Bridgewater is right. The Panthers were 3-of-12 on third down last week, and that was barely enough to squeak out a victory in L.A. Against the Cardinals, who rank first in the league allowing conversions on just 28.6% of third downs, it certainly won’t be enough.

“Those guys do a great job of closing the pocket, getting around the quarterback, sacking the quarterback, they play tight coverage, things like that,” Bridgewater said. “We understand that once we get to third downs, it’s going to be a challenge.”

According to Rhule, the Panthers need to be better on the ground to keep the chains moving. 

“I think it all just goes back to continuing to build upon and sustain the run game,” Rhule said of the offense’s woes. “I think when you’re able to run the football, you make the other team play a certain way, and that opens you up potentially for more one-on-one opportunities. That’s something that both up the field and in the red zone, we have to continue to do.”

On the flip side, it’s worth noting Carolina’s defense is second-worst in the NFL, allowing a 56.8% conversion rate on third down. 

Containing Kyler Murray

In last year’s matchup, the Panthers’ defense held Murray to just 173 yards and two touchdowns through the air, while also forcing two interceptions. Mind you, that was only Murray’s third career start in the NFL. Since then, he’s improved tremendously– just take it from the guy who picked him off twice last season.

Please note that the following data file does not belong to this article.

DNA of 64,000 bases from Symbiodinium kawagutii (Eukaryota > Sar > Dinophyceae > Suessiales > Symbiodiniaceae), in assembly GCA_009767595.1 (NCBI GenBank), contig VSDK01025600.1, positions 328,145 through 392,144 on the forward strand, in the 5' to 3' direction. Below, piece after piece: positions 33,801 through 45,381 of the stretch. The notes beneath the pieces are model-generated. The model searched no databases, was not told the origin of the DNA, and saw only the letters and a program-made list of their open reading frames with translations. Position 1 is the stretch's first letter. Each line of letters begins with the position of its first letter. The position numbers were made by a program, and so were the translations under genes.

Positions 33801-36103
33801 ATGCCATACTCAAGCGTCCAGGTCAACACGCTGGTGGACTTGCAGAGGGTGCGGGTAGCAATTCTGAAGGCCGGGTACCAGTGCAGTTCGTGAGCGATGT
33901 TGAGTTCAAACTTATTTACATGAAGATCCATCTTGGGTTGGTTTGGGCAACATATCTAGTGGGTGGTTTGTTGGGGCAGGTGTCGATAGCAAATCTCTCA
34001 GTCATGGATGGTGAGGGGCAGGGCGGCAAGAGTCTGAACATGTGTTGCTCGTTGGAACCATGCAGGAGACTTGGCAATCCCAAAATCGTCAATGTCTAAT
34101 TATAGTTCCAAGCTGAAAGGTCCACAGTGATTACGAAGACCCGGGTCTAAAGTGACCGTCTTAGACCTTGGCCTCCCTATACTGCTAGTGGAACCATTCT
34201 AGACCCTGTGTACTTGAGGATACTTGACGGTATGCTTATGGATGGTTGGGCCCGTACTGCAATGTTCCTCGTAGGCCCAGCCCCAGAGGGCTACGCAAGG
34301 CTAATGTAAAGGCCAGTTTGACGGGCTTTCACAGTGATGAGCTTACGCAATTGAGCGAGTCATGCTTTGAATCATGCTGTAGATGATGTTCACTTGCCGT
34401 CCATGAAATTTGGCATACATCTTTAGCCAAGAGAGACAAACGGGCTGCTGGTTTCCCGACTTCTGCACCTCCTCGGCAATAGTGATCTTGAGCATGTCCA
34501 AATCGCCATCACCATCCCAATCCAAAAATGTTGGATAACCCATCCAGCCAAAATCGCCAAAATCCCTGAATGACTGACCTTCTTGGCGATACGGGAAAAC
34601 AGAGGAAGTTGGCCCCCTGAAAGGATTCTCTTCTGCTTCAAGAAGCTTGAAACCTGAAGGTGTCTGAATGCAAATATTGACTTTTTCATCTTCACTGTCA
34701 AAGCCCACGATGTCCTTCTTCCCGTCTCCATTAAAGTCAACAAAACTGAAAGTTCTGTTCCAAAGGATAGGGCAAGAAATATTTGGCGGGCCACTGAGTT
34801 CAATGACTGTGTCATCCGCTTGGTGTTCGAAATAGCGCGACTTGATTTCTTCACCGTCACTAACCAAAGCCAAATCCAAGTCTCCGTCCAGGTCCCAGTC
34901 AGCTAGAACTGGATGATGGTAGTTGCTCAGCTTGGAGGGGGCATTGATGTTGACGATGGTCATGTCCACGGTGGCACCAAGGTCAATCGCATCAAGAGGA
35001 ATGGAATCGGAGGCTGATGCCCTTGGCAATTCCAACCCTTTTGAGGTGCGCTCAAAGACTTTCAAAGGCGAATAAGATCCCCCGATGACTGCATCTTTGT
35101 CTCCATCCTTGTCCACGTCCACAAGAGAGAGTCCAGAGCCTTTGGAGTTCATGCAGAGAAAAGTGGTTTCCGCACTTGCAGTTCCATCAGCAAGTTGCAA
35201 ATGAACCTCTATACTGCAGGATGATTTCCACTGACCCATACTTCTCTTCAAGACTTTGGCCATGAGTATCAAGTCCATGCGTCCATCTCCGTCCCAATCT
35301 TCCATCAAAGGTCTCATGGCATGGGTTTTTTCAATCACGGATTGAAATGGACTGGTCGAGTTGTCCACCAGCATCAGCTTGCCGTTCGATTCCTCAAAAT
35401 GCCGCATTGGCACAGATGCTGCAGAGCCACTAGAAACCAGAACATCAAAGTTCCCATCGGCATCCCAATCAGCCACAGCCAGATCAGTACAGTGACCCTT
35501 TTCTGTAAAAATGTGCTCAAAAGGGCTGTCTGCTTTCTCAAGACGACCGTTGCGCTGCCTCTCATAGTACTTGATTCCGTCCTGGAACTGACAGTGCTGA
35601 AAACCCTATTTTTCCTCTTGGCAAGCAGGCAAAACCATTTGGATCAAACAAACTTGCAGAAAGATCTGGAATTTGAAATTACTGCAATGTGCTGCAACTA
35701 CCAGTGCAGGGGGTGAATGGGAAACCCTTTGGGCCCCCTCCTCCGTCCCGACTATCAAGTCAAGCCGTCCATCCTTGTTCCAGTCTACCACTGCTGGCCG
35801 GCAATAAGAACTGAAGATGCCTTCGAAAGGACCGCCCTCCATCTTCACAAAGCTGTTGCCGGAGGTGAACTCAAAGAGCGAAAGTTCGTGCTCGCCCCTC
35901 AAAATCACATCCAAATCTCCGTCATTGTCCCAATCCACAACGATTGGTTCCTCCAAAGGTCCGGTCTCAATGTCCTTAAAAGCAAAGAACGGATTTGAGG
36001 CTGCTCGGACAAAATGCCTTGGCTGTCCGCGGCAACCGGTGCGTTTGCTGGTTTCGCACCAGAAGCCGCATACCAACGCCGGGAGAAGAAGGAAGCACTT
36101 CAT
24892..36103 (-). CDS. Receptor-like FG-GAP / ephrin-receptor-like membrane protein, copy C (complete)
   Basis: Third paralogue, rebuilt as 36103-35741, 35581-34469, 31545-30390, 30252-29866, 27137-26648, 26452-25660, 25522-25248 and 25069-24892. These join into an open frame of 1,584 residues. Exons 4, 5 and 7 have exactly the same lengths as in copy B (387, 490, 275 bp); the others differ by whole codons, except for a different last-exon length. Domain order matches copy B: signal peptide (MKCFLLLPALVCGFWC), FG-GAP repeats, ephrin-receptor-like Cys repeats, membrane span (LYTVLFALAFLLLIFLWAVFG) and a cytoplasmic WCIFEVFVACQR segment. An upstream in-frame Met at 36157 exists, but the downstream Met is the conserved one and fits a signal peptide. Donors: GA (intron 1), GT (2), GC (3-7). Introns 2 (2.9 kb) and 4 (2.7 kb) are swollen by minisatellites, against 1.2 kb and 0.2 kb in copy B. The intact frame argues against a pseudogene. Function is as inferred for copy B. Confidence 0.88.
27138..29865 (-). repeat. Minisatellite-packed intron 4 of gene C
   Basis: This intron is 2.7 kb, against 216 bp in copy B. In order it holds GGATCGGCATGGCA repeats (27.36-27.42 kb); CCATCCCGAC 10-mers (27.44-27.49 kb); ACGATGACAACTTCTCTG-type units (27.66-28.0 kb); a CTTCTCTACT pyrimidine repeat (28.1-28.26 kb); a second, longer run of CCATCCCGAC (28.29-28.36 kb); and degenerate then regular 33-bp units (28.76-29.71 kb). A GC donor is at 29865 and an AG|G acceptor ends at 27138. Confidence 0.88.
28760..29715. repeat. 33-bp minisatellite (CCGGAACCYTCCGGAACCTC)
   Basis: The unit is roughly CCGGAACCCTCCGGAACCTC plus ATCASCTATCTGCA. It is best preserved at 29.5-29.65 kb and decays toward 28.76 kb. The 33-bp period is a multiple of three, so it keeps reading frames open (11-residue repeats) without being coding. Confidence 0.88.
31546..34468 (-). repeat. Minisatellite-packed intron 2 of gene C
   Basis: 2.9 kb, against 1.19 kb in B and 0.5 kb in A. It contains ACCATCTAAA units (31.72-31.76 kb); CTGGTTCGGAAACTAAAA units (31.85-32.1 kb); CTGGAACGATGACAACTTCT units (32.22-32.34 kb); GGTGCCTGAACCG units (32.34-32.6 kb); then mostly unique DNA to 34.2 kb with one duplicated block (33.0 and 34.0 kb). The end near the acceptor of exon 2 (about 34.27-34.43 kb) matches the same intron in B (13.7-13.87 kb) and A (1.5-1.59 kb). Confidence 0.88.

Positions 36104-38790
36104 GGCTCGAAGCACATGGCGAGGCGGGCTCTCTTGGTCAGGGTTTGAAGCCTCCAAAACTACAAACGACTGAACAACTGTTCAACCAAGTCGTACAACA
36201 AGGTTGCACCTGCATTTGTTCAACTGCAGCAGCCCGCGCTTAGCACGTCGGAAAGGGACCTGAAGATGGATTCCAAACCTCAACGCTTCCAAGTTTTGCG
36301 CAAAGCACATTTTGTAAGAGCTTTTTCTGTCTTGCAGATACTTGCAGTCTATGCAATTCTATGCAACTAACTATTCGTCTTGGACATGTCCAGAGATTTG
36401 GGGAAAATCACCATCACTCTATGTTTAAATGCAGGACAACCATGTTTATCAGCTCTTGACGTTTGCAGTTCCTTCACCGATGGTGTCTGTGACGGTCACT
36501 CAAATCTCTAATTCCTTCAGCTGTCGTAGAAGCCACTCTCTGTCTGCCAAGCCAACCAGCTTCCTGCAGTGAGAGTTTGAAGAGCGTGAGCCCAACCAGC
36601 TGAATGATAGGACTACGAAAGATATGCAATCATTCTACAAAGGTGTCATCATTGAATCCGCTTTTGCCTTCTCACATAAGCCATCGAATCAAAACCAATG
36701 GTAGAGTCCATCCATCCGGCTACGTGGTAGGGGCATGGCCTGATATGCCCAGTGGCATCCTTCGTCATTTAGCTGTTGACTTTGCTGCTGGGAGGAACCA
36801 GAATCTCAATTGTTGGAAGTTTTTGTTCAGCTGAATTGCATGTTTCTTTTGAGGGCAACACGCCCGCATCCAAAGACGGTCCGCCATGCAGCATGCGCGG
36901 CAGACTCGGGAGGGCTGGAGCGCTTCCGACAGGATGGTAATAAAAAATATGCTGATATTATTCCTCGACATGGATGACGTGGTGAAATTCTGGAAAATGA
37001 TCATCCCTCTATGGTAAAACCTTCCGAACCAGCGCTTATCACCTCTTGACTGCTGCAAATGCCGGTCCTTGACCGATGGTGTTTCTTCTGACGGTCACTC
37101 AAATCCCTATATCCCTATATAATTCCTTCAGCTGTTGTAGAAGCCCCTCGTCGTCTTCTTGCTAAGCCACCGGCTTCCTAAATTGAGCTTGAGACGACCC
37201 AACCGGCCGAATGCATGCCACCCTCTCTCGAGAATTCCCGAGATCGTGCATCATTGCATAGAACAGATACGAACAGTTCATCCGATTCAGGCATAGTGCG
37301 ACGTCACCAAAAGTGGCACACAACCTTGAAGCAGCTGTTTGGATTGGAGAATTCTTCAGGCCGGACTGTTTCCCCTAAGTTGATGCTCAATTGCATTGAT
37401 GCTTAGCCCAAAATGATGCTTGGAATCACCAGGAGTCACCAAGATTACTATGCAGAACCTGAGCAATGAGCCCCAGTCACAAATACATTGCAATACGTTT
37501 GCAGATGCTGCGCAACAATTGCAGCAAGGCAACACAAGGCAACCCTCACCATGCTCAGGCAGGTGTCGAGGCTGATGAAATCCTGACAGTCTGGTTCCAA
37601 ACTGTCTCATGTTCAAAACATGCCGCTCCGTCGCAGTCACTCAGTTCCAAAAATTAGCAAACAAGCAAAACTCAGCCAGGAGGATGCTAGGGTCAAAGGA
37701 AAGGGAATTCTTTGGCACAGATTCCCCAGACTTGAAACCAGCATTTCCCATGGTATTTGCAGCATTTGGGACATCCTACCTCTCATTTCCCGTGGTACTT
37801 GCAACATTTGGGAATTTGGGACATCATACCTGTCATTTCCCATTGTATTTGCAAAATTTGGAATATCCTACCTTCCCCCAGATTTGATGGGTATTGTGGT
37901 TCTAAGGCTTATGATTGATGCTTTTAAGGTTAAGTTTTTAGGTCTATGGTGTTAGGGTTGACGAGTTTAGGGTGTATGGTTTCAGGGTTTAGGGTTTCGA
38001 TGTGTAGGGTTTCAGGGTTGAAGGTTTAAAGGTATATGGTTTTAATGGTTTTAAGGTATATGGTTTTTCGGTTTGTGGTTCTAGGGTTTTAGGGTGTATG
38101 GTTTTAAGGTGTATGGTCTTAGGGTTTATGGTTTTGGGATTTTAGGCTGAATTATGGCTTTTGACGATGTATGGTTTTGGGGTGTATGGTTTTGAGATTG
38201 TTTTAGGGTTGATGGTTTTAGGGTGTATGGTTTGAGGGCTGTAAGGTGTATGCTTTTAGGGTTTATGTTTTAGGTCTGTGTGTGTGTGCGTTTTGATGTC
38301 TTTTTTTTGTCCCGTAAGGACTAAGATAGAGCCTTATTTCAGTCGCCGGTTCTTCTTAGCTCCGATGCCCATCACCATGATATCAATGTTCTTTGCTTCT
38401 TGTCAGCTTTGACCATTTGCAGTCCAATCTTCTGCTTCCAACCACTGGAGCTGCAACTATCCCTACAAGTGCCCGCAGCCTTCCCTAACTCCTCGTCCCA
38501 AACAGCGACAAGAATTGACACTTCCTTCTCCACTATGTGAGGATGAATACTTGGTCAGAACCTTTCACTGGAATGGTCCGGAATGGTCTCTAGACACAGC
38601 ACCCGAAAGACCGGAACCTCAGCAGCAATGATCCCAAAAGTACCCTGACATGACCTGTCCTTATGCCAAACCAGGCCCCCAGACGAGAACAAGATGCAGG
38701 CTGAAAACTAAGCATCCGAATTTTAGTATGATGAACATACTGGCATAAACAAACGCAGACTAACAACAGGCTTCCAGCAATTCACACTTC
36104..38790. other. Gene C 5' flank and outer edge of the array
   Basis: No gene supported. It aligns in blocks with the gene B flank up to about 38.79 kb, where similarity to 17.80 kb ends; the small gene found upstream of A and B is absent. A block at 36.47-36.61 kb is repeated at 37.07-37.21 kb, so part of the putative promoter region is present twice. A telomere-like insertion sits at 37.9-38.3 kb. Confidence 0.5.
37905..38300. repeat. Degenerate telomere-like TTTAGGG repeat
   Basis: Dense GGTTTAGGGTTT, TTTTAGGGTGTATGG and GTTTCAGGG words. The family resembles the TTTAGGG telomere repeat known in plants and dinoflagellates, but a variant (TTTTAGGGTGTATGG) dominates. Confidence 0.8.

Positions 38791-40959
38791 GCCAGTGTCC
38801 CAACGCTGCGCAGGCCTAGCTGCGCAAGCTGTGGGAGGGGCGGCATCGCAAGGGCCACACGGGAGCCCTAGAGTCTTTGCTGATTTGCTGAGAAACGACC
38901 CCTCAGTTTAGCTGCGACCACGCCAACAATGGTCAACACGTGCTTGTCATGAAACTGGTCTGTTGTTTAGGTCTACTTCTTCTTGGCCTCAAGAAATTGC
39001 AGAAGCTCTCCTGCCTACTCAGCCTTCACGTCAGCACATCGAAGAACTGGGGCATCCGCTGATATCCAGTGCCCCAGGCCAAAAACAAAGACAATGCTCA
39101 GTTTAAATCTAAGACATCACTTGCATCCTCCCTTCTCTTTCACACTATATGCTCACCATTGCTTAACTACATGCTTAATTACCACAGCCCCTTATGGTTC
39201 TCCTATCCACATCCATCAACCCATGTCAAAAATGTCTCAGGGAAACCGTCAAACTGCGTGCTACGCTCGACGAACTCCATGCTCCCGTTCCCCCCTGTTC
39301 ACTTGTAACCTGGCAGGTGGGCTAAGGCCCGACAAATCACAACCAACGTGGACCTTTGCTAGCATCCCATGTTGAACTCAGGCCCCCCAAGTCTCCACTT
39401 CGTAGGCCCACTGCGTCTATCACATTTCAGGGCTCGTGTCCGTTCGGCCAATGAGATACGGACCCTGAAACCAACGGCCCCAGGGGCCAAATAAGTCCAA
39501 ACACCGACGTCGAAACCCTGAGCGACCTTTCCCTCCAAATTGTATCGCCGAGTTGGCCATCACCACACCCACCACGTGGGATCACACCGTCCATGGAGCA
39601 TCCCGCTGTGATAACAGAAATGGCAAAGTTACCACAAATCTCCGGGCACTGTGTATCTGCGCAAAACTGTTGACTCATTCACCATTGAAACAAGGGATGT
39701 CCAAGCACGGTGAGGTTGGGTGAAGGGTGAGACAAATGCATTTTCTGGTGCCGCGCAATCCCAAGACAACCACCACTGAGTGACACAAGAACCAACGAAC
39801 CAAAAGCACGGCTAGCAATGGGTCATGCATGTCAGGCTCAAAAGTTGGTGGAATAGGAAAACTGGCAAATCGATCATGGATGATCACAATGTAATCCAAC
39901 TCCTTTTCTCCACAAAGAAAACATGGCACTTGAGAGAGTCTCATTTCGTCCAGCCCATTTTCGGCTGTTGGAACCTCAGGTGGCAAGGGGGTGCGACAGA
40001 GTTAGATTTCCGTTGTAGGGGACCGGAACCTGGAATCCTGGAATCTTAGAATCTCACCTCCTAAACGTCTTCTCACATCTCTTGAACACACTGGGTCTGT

“He’s that same dynamic playmaker with the ball in his hands but I can see he makes better decisions with the ball,” cornerback Donte Jackson said. “For the most part he’s very, very careful with the ball this year. He’s seeing his running lanes a little bit earlier, knowing when he can have a crease to get out. I think he’s just a smarter scrambler. He’s getting down fairly quick, he’s not really getting hit a lot. He’s just an overall smarter player year two.”

Through three games, Murray has passed for 786 yards and four touchdowns, but he’s also tossed five interceptions. Where he’s done the most damage, though, has been on the ground, tallying up 187 rushing yards and four touchdowns, both league-highs among quarterbacks. 

“He’s playing at a really high level,” Rhule said. “He adds an element to their offense to have the ability to scramble and run the football. Not a lot of designed runs for him, though they do do it. He’s able to add you know, 30, 40, 50, 60, 70 yards rushing to what is already a really good rushing offense.”

DeAndre Hopkins vs. Donte Jackson

Beyond worrying about Murray, Jackson will have his work cut out for himself on Sunday when he lines up across from one of the league’s best wide receivers. 

Hopkins leads the NFL in both receptions (32) and yards (356), and has also hauled in a touchdown. After being traded from the Texans to the Cardinals in the offseason, it’s safe to say Hopkins is meshing well in Arizona head coach Kliff Kingsbury’s “air raid” offense.